Britain's defense secretary says that Russian President Vladimir Putin is trying to divide the U.K. from its allies, yet the world stands united behind the British in a "powerful message to the Kremlin."
"The world's patience is rather wearing thin with President Putin and his actions, and the fact that right across the NATO alliance, right across the European Union, nations have stood up in support of the United Kingdom… I actually think that is the very best response that we could have," Gavin Williamson, who is in Tallinn, Estonia, said on Monday.
Willamson’s remarks come amid escalating tensions between Europe and Russia over the poisoning of former British double agent Sergei Skripal, 66, and his 33-year-old daughter, Yulia, in a British town.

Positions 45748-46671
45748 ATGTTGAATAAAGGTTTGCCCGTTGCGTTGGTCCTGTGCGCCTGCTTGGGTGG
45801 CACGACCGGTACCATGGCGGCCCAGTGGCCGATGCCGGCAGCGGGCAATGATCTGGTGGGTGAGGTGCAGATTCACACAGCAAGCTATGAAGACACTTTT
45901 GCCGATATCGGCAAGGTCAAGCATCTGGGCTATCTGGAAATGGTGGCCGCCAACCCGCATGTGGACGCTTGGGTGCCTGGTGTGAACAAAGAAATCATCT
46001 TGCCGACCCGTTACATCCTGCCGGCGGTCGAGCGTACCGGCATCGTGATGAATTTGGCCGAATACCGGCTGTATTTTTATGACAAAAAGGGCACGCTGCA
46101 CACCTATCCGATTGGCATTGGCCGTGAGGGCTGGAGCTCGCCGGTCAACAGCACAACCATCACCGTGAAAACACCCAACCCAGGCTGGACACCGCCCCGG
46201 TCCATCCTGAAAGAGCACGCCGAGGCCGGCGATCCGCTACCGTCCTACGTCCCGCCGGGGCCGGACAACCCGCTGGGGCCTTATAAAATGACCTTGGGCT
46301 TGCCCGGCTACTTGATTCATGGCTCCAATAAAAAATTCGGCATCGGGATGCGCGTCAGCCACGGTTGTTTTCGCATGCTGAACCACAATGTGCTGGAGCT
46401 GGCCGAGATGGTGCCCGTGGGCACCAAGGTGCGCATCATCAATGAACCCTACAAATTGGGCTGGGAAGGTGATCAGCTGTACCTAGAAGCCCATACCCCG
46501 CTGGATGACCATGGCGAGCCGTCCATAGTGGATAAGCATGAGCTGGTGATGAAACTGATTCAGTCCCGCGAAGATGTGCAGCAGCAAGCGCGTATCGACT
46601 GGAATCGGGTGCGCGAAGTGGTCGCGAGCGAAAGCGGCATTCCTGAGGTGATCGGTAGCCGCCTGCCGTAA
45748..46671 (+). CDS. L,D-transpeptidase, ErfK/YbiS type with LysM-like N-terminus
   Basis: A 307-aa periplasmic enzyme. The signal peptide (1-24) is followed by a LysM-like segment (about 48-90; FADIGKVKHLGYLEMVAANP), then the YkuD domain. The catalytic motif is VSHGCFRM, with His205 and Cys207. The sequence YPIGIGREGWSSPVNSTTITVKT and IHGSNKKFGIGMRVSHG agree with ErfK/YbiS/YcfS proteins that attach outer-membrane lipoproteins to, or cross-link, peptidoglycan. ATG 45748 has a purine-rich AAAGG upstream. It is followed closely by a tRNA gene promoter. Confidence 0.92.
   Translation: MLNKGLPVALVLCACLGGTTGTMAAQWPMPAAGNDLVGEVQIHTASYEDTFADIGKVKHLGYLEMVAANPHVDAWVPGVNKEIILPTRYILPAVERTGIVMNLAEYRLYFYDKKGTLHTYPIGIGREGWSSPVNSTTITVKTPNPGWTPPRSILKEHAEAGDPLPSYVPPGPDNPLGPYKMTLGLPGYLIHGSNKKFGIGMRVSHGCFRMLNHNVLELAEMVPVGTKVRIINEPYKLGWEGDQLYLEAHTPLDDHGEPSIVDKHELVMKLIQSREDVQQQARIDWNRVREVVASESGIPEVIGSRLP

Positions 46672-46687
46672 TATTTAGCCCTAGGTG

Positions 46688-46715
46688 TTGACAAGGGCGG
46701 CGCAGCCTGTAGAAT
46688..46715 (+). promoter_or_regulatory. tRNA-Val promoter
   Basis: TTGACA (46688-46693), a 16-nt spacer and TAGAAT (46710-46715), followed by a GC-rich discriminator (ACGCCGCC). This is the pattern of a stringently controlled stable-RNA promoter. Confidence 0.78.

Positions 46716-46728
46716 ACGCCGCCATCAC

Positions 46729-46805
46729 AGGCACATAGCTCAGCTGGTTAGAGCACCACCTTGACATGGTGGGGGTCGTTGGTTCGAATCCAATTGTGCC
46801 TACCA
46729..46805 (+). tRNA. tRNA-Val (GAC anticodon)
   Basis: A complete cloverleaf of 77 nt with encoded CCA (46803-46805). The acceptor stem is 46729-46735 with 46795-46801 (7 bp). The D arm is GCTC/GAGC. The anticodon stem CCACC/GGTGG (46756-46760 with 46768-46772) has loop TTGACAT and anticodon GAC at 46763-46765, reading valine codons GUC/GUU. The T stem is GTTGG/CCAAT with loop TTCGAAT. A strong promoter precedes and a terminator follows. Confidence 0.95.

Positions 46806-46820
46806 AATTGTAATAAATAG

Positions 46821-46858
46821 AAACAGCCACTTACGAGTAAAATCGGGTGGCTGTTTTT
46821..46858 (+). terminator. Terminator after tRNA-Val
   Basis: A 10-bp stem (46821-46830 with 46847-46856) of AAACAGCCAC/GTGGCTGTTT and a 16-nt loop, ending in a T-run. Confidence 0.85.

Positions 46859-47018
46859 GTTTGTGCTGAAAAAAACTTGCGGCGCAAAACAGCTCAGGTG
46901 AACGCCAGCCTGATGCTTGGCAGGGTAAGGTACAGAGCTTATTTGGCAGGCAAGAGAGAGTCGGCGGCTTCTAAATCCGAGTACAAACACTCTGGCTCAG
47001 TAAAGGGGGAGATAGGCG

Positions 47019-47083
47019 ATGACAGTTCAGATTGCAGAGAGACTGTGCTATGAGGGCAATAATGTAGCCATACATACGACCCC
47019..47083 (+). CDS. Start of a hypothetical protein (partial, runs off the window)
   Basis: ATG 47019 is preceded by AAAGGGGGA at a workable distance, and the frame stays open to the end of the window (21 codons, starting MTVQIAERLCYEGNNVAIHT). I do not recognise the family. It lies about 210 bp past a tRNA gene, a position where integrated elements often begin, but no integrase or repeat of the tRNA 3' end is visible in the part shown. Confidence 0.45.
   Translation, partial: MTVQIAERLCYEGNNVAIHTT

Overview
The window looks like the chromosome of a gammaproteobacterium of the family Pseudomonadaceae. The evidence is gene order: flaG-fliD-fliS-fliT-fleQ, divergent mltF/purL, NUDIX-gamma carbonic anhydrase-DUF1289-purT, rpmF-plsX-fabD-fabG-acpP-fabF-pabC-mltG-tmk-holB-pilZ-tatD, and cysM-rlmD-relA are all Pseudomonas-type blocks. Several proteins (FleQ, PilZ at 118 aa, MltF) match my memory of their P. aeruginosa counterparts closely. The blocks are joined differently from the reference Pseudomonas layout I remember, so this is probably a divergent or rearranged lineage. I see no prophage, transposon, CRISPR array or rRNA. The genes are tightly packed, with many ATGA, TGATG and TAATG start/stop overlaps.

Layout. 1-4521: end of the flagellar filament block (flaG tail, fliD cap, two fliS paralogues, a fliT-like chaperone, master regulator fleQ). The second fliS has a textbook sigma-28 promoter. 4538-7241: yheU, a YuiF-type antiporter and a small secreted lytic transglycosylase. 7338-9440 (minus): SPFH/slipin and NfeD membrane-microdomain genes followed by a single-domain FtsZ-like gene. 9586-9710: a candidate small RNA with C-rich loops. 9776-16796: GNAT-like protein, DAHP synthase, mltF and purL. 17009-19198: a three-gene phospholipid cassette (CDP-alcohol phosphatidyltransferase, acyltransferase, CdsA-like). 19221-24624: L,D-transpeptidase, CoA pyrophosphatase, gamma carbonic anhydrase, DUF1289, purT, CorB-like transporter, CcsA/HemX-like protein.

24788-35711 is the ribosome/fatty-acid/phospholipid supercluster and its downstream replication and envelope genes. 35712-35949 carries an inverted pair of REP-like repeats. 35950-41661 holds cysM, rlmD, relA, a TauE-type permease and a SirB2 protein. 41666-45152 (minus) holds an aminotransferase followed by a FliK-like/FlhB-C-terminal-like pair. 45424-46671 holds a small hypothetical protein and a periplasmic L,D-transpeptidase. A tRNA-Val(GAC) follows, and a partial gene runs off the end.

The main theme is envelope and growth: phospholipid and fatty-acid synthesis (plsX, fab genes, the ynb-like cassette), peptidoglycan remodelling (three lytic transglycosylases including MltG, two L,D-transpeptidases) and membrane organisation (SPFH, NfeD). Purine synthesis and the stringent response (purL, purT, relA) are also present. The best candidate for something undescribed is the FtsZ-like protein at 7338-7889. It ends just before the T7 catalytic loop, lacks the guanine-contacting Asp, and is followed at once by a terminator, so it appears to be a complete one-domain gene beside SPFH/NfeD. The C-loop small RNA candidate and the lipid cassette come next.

London claims the Soviet-designed Novichok nerve agent has been used to poison the pair and points the finger at Russia.
Moscow has rejected the claims as “absurd,” saying the substance used in the attack could have originated from the countries studying it, including Britain itself. It has offered cooperation with London in probing the case.
Williamson arrived in the Estonian capital on Sunday for a two-day visit to see British troops who are based there as part of a NATO mission in the Baltic states to deter “Russian aggression.”
Last week, EU leaders issued a statement in Brussels, saying it was “highly likely Russia is responsible” for poisoning the Soviet-era spy.
Earlier this month Williamson said, "Russia should go away and shut up" when asked how the Kremlin should respond to 23 of its diplomats, thought to be spies, being expelled from the UK over the poisoning.
In retaliation for London’s “provocative” measures over the alleged poisoning, Russia also said that it would expel 23 British diplomats.
Skripal was found guilty by a Russian tribunal of selling classified information to Britain's spy agency MI6 and was imprisoned in Russia in 2006. He was exchanged in a spy swap in 2010.
This article has been adapted from its original source.
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